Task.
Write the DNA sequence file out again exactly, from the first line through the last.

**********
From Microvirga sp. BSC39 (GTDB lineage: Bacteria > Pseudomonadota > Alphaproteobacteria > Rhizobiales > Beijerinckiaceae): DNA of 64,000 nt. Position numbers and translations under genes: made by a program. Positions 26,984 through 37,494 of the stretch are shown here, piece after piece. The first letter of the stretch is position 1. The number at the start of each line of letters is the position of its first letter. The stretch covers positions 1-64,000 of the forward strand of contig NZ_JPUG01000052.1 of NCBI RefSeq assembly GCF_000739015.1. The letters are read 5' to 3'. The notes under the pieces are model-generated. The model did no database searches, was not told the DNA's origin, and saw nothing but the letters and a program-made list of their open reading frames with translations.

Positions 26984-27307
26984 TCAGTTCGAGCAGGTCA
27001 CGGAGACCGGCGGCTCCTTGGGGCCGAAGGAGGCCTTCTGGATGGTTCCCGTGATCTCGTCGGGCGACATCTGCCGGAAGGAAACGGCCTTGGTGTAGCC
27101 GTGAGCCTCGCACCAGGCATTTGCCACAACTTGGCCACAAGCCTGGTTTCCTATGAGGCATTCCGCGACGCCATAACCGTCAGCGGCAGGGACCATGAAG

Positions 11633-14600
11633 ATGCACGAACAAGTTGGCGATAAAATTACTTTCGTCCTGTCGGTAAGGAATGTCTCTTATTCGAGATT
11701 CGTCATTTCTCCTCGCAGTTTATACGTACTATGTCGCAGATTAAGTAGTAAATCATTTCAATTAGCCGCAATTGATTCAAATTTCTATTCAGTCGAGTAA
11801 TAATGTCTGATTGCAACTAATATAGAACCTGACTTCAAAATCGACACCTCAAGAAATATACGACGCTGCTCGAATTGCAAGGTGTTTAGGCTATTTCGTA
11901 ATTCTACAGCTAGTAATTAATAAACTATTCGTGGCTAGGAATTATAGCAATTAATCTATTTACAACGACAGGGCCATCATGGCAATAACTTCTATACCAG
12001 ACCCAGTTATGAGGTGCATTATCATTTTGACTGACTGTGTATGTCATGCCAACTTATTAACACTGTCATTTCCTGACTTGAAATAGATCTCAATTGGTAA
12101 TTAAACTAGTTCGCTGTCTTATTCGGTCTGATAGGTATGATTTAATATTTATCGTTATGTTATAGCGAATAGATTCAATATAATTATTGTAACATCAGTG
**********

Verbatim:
From Microvirga sp. BSC39 (GTDB lineage: Bacteria > Pseudomonadota > Alphaproteobacteria > Rhizobiales > Beijerinckiaceae): DNA of 64,000 nt. Position numbers and translations under genes: made by a program. Positions 26,984 through 37,494 of the stretch are shown here, piece after piece. The first letter of the stretch is position 1. The number at the start of each line of letters is the position of its first letter. The stretch covers positions 1-64,000 of the forward strand of contig NZ_JPUG01000052.1 of NCBI RefSeq assembly GCF_000739015.1. The letters are read 5' to 3'. The notes under the pieces are model-generated. The model did no database searches, was not told the DNA's origin, and saw nothing but the letters and a program-made list of their open reading frames with translations.

Positions 26984-27307
26984 TCAGTTCGAGCAGGTCA
27001 CGGAGACCGGCGGCTCCTTGGGGCCGAAGGAGGCCTTCTGGATGGTTCCCGTGATCTCGTCGGGCGACATCTGCCGGAAGGAAACGGCCTTGGTGTAGCC
27101 GTGAGCCTCGCACCAGGCATTTGCCACAACTTGGCCACAAGCCTGGTTTCCTATGAGGCATTCCGCGACGCCATAACCGTCAGCGGCAGGGACCATGAAG

Positions 11633-14600
11633 ATGCACGAACAAGTTGGCGATAAAATTACTTTCGTCCTGTCGGTAAGGAATGTCTCTTATTCGAGATT
11701 CGTCATTTCTCCTCGCAGTTTATACGTACTATGTCGCAGATTAAGTAGTAAATCATTTCAATTAGCCGCAATTGATTCAAATTTCTATTCAGTCGAGTAA
11801 TAATGTCTGATTGCAACTAATATAGAACCTGACTTCAAAATCGACACCTCAAGAAATATACGACGCTGCTCGAATTGCAAGGTGTTTAGGCTATTTCGTA
11901 ATTCTACAGCTAGTAATTAATAAACTATTCGTGGCTAGGAATTATAGCAATTAATCTATTTACAACGACAGGGCCATCATGGCAATAACTTCTATACCAG
12001 ACCCAGTTATGAGGTGCATTATCATTTTGACTGACTGTGTATGTCATGCCAACTTATTAACACTGTCATTTCCTGACTTGAAATAGATCTCAATTGGTAA
12101 TTAAACTAGTTCGCTGTCTTATTCGGTCTGATAGGTATGATTTAATATTTATCGTTATGTTATAGCGAATAGATTCAATATAATTATTGTAACATCAGTG